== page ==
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Refurbished Alvin submersible returns to sea


Alvin will soon be back in business after a two-year hiatus.

Brian Owens

Posted on behalf of Brian Owens.

After a two-year, US$41-million upgrade, the venerable Alvin submersible is about to return to sea.

On 25 May, the research ship Atlantis will leave the Woods Hole Oceanographic Institution (WHOI) in Massachusetts with Alvin on board, bound for Astoria, Oregon. After a series of US Navy certification cruises in September and a scientific-verification cruise in November, Alvin will return to full service in December studying the deep ocean off the US Pacific Northwest.

The main improvement in this first phase of the Alvin upgrade is the new titanium sphere where the sub’s three-person crew sits (see Nature’s feature story ‘Deep-sea research: Dive master‘). It is 18% bigger than the previous sphere and has two extra windows and high-definition cameras, giving the scientists a better view of the deep ocean. It also has more comfortable seats. In addition, the manipulator arms have longer reach, and the sample-collection basket can carry twice as much weight — up to 181 kilograms.

Even though the new sphere was designed to travel to depths of 6,500 metres, Alvin will still be limited to its old depth of 4,500 metres after the first phase of the upgrade. Holding it back from greater depths are battery limitations, says Susan Humphries, who is in charge of the upgrade programme at WHOI. Alvin uses lead–acid batteries, which do not provide enough power for longer, deeper dives. Lithium-ion batteries would be better, but are considered to have too great a risk of fire for now. “In a few years, once the battery technology has matured, we’ll complete phase two,” says Humphries. She hopes that within five years, when Alvin is scheduled for regular maintenance, the problem will be solved.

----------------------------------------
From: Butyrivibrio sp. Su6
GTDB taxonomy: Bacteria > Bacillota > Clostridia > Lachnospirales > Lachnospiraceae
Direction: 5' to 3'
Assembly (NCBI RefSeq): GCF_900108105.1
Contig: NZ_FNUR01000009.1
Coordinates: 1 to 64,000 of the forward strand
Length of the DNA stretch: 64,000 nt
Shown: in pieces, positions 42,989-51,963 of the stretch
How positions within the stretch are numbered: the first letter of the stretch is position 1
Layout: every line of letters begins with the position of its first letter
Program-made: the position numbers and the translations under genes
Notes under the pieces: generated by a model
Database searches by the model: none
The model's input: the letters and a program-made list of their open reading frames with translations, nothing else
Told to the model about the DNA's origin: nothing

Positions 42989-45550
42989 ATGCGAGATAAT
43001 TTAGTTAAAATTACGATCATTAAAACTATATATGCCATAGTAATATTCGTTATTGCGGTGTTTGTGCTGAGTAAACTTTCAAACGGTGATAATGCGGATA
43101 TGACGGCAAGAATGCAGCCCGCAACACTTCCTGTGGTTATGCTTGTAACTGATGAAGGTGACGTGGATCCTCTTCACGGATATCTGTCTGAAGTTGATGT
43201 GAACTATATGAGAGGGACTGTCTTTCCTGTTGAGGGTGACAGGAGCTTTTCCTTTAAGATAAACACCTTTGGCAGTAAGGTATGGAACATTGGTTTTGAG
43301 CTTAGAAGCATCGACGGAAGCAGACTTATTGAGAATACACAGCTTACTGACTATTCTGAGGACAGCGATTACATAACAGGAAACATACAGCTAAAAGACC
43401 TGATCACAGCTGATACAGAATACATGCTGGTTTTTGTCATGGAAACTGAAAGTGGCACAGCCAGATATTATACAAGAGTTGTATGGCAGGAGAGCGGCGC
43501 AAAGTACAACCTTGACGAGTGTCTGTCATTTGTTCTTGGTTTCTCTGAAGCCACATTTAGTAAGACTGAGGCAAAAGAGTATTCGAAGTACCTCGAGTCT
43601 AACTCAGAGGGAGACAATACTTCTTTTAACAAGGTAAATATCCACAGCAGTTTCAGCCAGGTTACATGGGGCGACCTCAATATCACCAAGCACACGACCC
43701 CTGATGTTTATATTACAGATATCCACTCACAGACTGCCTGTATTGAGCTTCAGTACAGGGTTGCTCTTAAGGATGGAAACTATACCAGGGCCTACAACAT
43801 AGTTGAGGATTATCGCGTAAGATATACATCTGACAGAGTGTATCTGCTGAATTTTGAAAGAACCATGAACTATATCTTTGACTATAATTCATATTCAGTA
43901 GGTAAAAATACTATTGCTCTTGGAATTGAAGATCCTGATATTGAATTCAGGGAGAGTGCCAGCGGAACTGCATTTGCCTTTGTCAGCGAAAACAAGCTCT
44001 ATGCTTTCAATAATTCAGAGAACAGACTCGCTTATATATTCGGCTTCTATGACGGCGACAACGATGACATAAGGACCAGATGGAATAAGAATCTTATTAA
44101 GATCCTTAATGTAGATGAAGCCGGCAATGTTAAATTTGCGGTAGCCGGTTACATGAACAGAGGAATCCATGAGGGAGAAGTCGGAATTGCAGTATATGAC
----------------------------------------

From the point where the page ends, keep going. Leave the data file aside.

In the meantime, ocean scientists are eager to get back below the waves. Over its five-decade career, Alvin has been responsible for revealing some of the deep ocean’s biggest surprises, including the famous ecosystems powered by hydrothermal vents rather than sunlight. Julie Huber, a microbiologist at the Marine Biological Laboratory, also in Woods Hole, has been on three Alvin dives in the past. She is looking forward to the new exploration opportunities, but sounds a note of caution: “I want to wait for them to have 50 safe dives under their belt before I go back.”

Disclosure: Brian Owens is in Woods Hole as part of the Logan Science Journalism Fellowship at the Marine Biological Laboratory.


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